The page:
In Norway and Italy we were hikers. In Nepal we were trekkers. In New Zealand we were trampers. Now that we are in Australia and successfully hiked the Wineglass Bay Circuit, we can call ourselves bushwalkers.
We had a week to spend in Tasmania, and like always, we were on the lookout for some of the best hikes (or bushwalks, I should say). Many people rave about the Wineglass Hazards Beach Circuit so we knew it was not to be missed.
Prior to starting the hike, we were warned that prior bushwalking experience was necessary, due to steep climbs, rough trail descents, and changing weather conditions. It is a 11 km circuit, by no means far, but long enough that four to five hours had to be set aside for the walk. Would we be able to handle it? The warnings made the hike sound like it was going to be much more than just a walk in the park, if you get what I mean.
Our base to explore Tasmania was the town of Hobart. To get to Freycinet National Park, the site of today’s bushwalking experience, was located three hours away, on the eastern coastline of Tasmania. The rainy weather was being very stubborn, and we drove through clouds, drizzle, and high winds to get to our hiking point.
With sandwiches, plenty of water, snacks, and a first aid kit (yes, by now, we are very experienced hikers) we started on our way. That steep climb we were warned of really was not the steep. Before we knew it, we were looking out over the very picturesque Wineglass Bay.
A long descent through a forest on sandy, rocky trails took us to that beach we ogled at from the viewpoint above. We were here on a cool, drizzly, Thursday in autumn, low season for Tasmania tourism.
We may have not been bushwalking here under ideal conditions, but the less than perfect weather kept almost everyone away. Wineglass Beach was all ours. Once we left that Wineglass Bay viewpoint we saw only two other people during the next three hours of hiking. It was awesome.
The beach was phenomenal. The sand and the water reminded us of Fiji, only here we were still chilly even while wearing two layers of clothing. Our picnic spot was awesome and Tyler and Kara enjoyed walking along the rocks on the coastline.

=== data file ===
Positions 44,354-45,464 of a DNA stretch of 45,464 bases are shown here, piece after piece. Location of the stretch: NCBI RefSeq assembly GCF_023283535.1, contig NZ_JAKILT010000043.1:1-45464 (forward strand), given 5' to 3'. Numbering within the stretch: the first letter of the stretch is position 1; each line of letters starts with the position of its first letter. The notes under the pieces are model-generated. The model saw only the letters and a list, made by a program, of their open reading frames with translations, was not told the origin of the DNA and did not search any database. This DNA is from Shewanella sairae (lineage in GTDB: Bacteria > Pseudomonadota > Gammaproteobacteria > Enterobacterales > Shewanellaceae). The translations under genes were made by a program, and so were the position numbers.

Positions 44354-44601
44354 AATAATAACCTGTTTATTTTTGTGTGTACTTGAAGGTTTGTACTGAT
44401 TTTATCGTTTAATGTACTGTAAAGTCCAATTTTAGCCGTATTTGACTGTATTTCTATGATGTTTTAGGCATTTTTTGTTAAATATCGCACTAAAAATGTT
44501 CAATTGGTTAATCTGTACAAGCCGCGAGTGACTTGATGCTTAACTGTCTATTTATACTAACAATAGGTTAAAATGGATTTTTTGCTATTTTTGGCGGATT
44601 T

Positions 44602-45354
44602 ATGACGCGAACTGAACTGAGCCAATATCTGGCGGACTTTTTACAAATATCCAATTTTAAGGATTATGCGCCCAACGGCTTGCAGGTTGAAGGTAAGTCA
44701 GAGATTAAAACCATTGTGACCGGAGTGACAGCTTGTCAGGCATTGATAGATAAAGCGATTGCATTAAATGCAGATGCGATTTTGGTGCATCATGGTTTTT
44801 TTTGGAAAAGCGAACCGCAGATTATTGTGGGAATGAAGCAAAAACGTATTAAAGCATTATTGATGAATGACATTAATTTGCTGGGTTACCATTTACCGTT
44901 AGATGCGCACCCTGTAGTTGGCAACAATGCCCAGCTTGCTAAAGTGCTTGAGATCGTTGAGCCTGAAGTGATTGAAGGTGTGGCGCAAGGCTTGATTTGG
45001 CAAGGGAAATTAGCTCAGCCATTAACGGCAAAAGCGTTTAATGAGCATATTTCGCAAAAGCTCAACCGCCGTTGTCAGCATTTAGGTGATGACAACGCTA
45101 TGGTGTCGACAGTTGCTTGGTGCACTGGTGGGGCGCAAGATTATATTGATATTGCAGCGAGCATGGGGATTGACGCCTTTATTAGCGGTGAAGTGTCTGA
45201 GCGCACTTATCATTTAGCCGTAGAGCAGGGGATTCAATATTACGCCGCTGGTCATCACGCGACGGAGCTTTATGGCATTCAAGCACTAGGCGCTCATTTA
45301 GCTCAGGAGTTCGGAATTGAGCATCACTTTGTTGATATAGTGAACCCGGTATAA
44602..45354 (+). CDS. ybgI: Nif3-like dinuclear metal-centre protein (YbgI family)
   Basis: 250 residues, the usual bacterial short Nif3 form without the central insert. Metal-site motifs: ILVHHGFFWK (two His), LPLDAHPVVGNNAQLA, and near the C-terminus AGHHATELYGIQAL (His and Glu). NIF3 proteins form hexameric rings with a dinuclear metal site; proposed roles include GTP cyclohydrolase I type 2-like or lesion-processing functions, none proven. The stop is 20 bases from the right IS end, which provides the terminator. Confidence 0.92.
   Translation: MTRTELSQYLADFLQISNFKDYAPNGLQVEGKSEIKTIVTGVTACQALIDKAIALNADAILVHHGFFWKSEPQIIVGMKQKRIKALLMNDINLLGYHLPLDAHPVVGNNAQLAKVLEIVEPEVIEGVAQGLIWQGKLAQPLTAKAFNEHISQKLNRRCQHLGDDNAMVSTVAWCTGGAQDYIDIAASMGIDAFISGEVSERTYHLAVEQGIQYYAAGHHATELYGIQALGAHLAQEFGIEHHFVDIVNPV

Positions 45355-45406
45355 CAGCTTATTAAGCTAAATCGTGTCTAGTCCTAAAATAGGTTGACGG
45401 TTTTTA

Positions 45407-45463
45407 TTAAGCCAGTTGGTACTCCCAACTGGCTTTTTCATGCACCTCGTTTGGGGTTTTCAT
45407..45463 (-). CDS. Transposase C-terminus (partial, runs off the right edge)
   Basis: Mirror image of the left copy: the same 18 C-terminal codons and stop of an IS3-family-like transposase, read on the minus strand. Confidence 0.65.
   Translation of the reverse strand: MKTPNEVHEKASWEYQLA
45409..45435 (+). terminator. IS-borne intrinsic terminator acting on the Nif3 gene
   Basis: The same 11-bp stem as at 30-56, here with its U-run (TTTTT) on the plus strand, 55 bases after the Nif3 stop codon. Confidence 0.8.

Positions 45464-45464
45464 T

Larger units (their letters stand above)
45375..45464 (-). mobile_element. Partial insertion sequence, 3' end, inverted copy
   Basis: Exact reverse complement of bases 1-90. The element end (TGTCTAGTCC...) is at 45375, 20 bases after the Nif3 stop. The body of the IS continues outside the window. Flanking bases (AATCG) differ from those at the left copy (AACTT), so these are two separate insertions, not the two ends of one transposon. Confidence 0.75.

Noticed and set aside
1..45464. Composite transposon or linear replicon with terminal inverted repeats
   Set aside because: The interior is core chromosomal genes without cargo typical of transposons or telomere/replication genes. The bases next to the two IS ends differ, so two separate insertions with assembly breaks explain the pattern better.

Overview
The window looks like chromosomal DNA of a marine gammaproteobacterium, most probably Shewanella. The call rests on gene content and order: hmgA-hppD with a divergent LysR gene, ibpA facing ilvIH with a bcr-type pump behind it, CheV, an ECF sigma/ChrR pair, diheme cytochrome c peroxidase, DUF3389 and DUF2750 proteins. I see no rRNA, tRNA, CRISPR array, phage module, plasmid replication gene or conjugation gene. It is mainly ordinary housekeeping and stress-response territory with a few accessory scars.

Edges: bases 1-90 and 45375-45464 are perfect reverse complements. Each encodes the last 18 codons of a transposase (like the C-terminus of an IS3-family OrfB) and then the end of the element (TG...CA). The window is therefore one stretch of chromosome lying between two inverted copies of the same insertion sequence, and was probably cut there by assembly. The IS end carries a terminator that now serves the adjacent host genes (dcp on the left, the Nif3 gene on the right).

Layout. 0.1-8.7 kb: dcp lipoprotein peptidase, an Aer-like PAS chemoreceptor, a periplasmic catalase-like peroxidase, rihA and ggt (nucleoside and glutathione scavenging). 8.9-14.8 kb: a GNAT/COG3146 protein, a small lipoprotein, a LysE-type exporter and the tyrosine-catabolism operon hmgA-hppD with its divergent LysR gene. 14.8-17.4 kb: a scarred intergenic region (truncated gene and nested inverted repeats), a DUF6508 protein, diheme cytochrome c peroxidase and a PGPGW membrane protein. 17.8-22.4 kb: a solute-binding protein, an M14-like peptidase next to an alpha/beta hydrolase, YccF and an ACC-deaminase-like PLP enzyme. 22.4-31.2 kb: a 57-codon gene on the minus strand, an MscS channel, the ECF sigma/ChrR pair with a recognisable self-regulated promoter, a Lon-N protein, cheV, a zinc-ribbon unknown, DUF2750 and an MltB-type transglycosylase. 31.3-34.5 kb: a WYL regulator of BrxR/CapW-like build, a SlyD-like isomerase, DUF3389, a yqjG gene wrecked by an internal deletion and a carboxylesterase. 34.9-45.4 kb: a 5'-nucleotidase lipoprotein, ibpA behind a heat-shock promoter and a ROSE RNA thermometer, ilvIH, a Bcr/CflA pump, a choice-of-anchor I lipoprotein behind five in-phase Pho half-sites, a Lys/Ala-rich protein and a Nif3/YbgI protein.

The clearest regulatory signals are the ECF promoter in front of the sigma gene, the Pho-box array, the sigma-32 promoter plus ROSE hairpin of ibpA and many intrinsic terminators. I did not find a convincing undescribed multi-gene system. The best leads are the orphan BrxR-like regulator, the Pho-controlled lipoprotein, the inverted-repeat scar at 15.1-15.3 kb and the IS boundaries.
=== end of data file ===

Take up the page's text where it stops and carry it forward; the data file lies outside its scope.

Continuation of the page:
Next we crossed our second isthmus of land in two days, walked along a second beach with views west back to mainland Tasmania, and finished the hike by bushwalking over rugged coastline and through more forests.
The walk was very nice. Our favorite part being on our own in such a beautiful place. Our second favorite part was seeing our first wild kangaroo on the trail. Actually, I was the only one who spotted it…a furry brownish-gray body, giant feet, and a very long tail, hopping right across the trail 20 meters in front of us. It was thrilling, and my scream of surprise and delight pretty much guaranteed that we wouldn’t see anymore for the rest of the hike since I am sure I scared them all away. But, we have plenty of kangaroos in our future, but that is another story…
More Information about Australia
TASMANIA: In Tasmania, hike to Cape Raoul, explore the Tasman Peninsula, spend some time on Bruny Island, visit Bonorong Wildlife Sanctuary, and cruise to Tasman Island.
GREAT OCEAN ROAD: Driving the Great Ocean Road is one of the most scenic drives in the world.
PLACES TO GO IN AUSTRALIA: Spend some time in Sydney, go wine tasting in Barossa Valley and McLaren Vale, explore Uluru and the Red Centre of Australia, visit Melbourne, and go snorkeling in the Great Barrier Reef.
GREAT HIKES FROM AROUND THE WORLD: For more great hikes, check out our article listing the 20 Best Day Hikes in the World. See our full list in our Hiking Guide.
Planning a trip to Australia? Read all of our articles in our Australia Travel Guide.
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I had to go to google earth to see if Wineglass Bay looked like a wineglass from above. I didn’t think it did. I wonder if you know how it got its name?
From the viewpoint over Wineglass Bay, the beach and bay make a perfect crescent, similar to the bottom of a wineglass. Maybe the bay looks different on Google Earth. As we have seen, some things are given names and we don’t always see the named shape, like Teapot Mountain in Taiwan. It takes an open mind and creativity in the eye of the viewer with these places sometimes.